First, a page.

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When it comes right down to it it's all about $$$$$. You have to pay for it some how by fares & taxes. Free transit means higher taxes to pay for it. Property taxes goes up  on average 2-3% per year take away transit revenue via fares and the tax in crease will go way up for transit by property taxes.

 

I can't comment on those that pay rent on how it effects them, but property owners are getting fed up with constant tax increases. There are a lot of property owners or others(renters) that don't take public transit and never will regardless  if it's free. Why? Travel time & convince(knowing you'll get there, because if you take public transit you don't if your bus will show up{canceled trip} or be late or have to make multipole transfers)?

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I have said this in the past and I will say it now, free fares are not the way to go. For those concerned with costs of how the network operates one thing that can happen to make sure we have the funding to improve service without raising property taxes is to do other things to raise money. Say an extra 1-2% tax on hotel stays, maybe a slight toll on certain highways such as the DVP and Gardener in Toronto. Capped tolls though so it doesn't get out of hand.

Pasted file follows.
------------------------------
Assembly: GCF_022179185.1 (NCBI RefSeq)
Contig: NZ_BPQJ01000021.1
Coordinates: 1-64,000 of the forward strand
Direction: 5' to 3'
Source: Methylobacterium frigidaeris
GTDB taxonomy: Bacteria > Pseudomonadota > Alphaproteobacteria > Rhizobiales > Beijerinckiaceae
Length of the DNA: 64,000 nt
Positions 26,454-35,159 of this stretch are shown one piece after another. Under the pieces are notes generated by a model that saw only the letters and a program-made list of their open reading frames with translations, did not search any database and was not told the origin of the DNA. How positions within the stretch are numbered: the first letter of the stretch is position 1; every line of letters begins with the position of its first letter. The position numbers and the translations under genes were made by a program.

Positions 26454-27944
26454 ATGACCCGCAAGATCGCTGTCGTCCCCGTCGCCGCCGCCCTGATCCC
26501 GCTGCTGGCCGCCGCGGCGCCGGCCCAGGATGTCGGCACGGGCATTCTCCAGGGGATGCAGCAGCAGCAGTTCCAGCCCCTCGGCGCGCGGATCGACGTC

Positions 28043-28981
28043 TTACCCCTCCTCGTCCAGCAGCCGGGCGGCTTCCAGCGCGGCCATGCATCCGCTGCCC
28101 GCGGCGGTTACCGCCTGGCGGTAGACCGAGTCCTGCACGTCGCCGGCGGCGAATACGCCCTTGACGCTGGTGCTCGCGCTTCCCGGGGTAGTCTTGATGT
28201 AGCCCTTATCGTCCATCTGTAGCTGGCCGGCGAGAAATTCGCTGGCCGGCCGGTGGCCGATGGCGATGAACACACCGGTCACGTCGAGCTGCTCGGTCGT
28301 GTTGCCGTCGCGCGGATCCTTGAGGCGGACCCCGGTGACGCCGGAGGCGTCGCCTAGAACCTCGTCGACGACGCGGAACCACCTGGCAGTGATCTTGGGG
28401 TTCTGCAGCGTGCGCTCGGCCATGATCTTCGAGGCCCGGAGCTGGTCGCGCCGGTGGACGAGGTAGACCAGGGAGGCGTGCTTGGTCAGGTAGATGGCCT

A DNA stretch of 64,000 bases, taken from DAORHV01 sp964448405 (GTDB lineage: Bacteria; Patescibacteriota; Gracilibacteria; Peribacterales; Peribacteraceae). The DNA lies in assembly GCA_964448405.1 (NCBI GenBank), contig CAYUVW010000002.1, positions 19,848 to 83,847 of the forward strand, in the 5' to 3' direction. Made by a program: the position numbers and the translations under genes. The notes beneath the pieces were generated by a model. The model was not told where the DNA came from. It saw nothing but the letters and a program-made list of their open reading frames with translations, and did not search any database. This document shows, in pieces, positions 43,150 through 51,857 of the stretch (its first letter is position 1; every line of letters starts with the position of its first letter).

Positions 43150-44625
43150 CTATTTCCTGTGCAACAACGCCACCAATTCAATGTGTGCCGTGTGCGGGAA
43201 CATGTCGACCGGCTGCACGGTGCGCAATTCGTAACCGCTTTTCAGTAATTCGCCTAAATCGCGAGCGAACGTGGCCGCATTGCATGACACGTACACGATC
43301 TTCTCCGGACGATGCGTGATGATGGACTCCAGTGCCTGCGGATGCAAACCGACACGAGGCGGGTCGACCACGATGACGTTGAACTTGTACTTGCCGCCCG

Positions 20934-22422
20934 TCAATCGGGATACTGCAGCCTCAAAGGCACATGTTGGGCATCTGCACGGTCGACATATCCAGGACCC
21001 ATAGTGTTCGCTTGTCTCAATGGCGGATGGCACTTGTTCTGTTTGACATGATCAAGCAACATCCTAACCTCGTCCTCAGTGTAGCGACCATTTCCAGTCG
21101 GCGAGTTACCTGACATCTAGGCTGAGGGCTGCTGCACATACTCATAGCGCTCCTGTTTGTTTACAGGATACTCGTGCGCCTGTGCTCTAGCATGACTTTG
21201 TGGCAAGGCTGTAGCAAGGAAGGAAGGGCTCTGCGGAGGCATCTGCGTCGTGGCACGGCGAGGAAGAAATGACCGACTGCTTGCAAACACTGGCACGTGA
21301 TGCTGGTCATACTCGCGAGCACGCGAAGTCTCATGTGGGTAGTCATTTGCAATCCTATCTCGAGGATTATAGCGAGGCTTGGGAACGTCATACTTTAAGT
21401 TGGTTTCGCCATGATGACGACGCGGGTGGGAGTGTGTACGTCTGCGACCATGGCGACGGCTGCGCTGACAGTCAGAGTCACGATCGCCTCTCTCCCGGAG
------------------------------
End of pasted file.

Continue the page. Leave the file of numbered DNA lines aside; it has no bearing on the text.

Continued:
Little things like that can go a long way to improving service on transit systems, not just Ottawa but all over Ontario. Some of the money raised can also go towards regional services such as Megabus or Rider Express. This way it can help keep things going so they don't meet the same fate that as Greyhound. 

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15 hours ago, brianc1981 said:

I have said this in the past and I will say it now, free fares are not the way to go. For those concerned with costs of how the network operates one thing that can happen to make sure we have the funding to improve service without raising property taxes is to do other things to raise money. Say an extra 1-2% tax on hotel stays, maybe a slight toll on certain highways such as the DVP and Gardener in Toronto. Capped tolls though so it doesn't get out of hand.